In response to USAID’s concerns, Chemonics agreed to fully and exclusively use ARTMIS for placing orders by June 30, 2017, the USAID official told Devex on background. The same official said that after ensuring an error rate of less than 5 percent, Chemonics was able to retire manual trackers and fully utilize ARTMIS at the end of August 2017, roughly 18 months after the project began.
“We are using ARTMIS and are continuing to refine and improve our data to provide better visibility and reporting on our progress which we will be sharing with our client and all of you periodically as the year progresses,” Butcher wrote in an email to staff on Sept. 12.
A world of delays
The issues the project has encountered span countries, as well as functional areas. A Sept. 7, 2017 report on stockout risks, which Devex obtained, lists six countries where a variety of problems led to current or projected stockouts of various health commodities.
In Côte d’Ivoire, a delay in placing a purchasing order for Co-trimoxazole, an antibiotic, caused that order’s estimated delivery to fall five months after the agreed delivery date, resulting in a stockout of the drug at the central medical store.
In Haiti, another shipment of antibiotics was expected to arrive five months late due to “internal process delays” related to sourcing and subcontracting with a provider.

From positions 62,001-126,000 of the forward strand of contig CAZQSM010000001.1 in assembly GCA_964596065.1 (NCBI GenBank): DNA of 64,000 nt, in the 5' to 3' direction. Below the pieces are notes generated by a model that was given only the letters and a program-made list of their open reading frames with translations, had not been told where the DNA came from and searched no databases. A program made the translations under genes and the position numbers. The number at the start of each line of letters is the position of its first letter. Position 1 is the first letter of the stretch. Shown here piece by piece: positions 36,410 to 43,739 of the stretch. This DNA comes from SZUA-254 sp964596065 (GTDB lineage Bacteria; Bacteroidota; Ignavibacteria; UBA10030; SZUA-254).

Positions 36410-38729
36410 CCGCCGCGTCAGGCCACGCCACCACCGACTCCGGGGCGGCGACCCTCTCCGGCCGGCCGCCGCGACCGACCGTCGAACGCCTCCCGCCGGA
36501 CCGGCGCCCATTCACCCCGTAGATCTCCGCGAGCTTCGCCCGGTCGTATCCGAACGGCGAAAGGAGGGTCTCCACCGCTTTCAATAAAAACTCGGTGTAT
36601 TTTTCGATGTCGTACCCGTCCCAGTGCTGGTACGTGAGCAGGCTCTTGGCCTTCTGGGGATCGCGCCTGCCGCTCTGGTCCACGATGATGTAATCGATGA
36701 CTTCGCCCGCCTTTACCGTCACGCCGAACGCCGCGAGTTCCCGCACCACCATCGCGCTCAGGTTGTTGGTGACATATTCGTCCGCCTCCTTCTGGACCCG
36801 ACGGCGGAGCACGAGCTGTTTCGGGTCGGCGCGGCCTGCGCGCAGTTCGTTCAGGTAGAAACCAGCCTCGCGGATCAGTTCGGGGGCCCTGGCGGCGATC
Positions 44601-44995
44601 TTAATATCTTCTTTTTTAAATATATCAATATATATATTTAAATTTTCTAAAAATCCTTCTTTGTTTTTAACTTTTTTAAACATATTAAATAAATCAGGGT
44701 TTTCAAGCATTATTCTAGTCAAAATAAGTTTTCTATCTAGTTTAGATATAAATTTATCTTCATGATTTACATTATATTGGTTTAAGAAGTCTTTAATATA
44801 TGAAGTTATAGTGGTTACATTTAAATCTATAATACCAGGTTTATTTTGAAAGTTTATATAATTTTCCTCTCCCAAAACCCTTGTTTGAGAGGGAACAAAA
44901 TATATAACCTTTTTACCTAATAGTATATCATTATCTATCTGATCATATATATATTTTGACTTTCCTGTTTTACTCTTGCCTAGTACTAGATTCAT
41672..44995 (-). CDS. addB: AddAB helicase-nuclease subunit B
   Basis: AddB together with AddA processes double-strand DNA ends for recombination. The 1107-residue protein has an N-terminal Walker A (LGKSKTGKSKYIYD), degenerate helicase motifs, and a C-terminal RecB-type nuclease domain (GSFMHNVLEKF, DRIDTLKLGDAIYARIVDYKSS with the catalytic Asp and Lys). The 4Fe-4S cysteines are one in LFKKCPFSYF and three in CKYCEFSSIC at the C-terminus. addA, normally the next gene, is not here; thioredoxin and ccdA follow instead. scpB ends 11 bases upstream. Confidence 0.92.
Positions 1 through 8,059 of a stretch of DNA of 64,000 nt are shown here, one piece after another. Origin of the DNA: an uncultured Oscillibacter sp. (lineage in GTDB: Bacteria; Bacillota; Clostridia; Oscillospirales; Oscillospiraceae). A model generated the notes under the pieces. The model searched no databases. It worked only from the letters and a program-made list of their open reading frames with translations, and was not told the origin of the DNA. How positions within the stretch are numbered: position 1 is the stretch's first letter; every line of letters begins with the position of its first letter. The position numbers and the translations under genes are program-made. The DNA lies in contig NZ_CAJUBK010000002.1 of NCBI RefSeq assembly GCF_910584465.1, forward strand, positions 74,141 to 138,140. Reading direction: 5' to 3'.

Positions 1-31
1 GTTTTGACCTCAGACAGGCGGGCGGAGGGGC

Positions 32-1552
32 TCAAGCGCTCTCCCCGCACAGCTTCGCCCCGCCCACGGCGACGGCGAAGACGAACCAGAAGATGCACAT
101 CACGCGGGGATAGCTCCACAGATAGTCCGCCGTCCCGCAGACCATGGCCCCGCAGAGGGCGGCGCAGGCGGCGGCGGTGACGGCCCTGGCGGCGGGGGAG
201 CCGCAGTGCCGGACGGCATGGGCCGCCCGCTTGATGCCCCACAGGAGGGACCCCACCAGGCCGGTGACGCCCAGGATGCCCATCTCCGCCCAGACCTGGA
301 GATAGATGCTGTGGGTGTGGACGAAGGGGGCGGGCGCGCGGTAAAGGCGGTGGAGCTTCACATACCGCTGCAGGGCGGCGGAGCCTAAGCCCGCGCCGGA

For Nigeria, the document describes “critically low” stock levels of the pediatric antiretroviral drug Nevirapine, which it blamed on supplier delays. Those stockouts necessitated the delivery of an “emergency supply” of drugs from South Africa and additional shipments to be relocated from Ghana.
In total, the Sept. 7 document listed 23 current or projected stockouts for products related to the portion of the contract that covers HIV/AIDS commodities, which is one of four components — or task orders — included in the contract.
In at least a few countries, the delays and inability to meet agreed delivery dates has created tension between implementing partners and their U.S. government clients.
The April memo from USAID reported, “A number of Missions are complaining about PSM performance on the ground, i.e. Liberia, Madagascar, Lesotho, Vietnam and Nigeria. Issues that have been raised include lack of in-country autonomy, not empowering competent staff, and routine requirements needing PSM HQ approval.”
A few weeks before USAID sent the memo, on March 28, 2017, three Chemonics and project executives traveled to Haiti to present an order management action plan for improving the health supply chain’s performance on the island nation. A biweekly update one week later, which Devex obtained, reported that the “meetings with USAID Mission and CDC were cordial, but both clients made it clear current delivery performance on orders is unacceptable.”
The update continues, “both encouraged GHSC-PSM to fix problems, but stated ramifications of continued poor performance threaten the relationship.”
Read more Devex coverage of U.S. aid.